Generations of Hopkinton children have grown up spending parts of their summers at the Parks & Recreation’s Summer Playground Group, the town’s basketball camps and Sandy Beach.
It’s not yet clear what forms those activities will take this summer.
At its May 19 meeting, the Select Board voted to lift the town’s hiring freeze so that Parks & Rec could begin the process of hiring counselors for the Playground Group and lifeguards for Sandy Beach, acting on a request from Parks & Recreation Commission chair Dan Terry.
But Terry made it clear that the department was waiting for further guidance from the state as well as the town’s Health Department.
The beach is open for residents to use, but, per usual, it will not be staffed with lifeguards until at least the final week of June. According to Parks & Rec director Jay Guelfi, the department considered not staffing it at all this year but changed its mind after hearing from residents.
“A month ago we were kind of working under the assumption that we wouldn’t open the beach at all this year,” he said. “But a lot of the residents down there, in light of what happened last spring [when a child drowned], there’s still a lot of folks down there that are pretty traumatized by it.
“So a lot of the residents called me and Dan as well about the need to staff that beach for the sake of public safety. Because whether or not the beach is open officially, people are going to swim there, so they said the town should really think about staffing the beach, for that purpose. So we do intend to staff the beach.”
Still to be determined is how many people will be allowed at the beach at one time in order to ensure social distancing, and who will enforce those types of rules.
“We have a lot to work out in the next few weeks,” Guelfi said.
Normally the Playground Group makes regular visits to Sandy Beach, but Guelfi said those visits will not take place this summer.
Guelfi said his department has received a large number of calls about the Playground Group — most wondering if the sessions will happen, while some who have already registered requesting to withdraw. He expects the camps to take place, but he needs to find out what health guidelines his department will need to follow before determining what changes might need to be made.
“While we anticipate having these programs in some way, shape or form, I don’t know exactly what that’s going to look and feel like yet,” Guelfi said. “But we would like to offer residents that program because we know people really enjoy it and we know that a lot of folks, working parents, need those programs to drop their kids off each day. We understand that. So we’re going to try to figure that out.”
As for the basketball camps (as well as volleyball), which are supervised by the Hopkinton High School varsity coaches, the first determination is if the schools will allow Parks & Rec to use the gyms. Then the Health Department will make its recommendations.
“It’s so fluid from day to day,” Guelfi said. “Tomorrow we could talk again and there could be whole new rules and information. I could see us maybe pushing clinics [back a few weeks]. I know a lot of towns have just made the decision to cancel a lot of things. We really don’t want to do that yet. We’re still moving forward as if we’re going to have these. But it’s day to day.”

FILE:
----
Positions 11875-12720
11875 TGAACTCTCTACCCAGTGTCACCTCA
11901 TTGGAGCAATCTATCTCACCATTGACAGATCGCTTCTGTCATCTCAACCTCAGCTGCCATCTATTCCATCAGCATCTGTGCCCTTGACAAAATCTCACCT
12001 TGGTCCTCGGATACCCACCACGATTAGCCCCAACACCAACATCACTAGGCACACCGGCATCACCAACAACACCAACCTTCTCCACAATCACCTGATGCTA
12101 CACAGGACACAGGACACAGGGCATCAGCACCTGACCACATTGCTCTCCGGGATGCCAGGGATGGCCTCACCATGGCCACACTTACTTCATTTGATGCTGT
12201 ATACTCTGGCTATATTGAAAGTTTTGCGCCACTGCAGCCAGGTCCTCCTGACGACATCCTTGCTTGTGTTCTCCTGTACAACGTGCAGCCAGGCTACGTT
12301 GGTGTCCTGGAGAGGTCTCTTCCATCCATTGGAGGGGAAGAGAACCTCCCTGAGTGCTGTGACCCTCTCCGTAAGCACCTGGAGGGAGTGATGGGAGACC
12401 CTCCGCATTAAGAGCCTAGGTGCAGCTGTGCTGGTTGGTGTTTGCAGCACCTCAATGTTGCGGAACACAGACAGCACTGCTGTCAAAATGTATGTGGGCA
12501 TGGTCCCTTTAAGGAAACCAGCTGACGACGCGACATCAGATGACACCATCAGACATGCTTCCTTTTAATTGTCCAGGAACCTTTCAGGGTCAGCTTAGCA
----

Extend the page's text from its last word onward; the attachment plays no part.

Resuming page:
Check the Parks & Rec website (hopkintonma.myrec.com) for updated information.
Farmers Market opens June 7
The Hopkinton Farmers Market is scheduled to open June 7 on the Town Common and run every Sunday through Oct. 11 from 1-5 p.m.
“Gov. [Charlie] Baker listed Farmers Markets as essential, so we have the permission from the governor to go ahead,” explained organizer Laura Davis. “I put together an individual plan for our market and met with the [Hopkinton] Board of Health, and they approved our plan to move ahead.”
There will be some differences. Most notably, visitors will enter at a designated location in order to restrict the number of attendees at a time. Vendors and customers will be required to wear masks. Vendors also will wear gloves and have tables in front of their tents to establish some separation from customers.
The Board of Health restricted the market to only food vendors, so the artisans will not return at the start. However, there will be masks made by Hopkinton residents available for sale, with proceeds going to local organizations Project Just Because and the Mental Health Collaborative.
Customers are encouraged to pre-order for quick pickup, or pay by touchless credit card or with exact change to minimize contact. The market’s website (hopkintonfarmersmarket.com) has links to all vendors.
“We will have veggies, grass-fed meats, free-range eggs, artisanal bread, fudge, honey, maple syrup and fresh fish,” Davis said, noting that all the vendors were supportive of returning. “Everybody’s on board for opening day.”
Boy Scouts breakfast still on hold
Organizers for the Boy Scout Troop 4 Pancake Breakfast, which was scheduled for April 4 but postponed due to the COVID-19 pandemic, remain hopeful the annual event will be held this year.
In a letter to friends and supporters, organizers wrote, “We hope we can continue to count on your support of the Pancake Breakfast and silent auction despite this postponement. This event helps us fund high-adventure trips for Troop 4 Scouts including hiking in our national parks and camping and outdoor adventure opportunities. Your support helps to provide Hopkinton youth with a quality scouting experience that develops future leaders and strengthens our community.”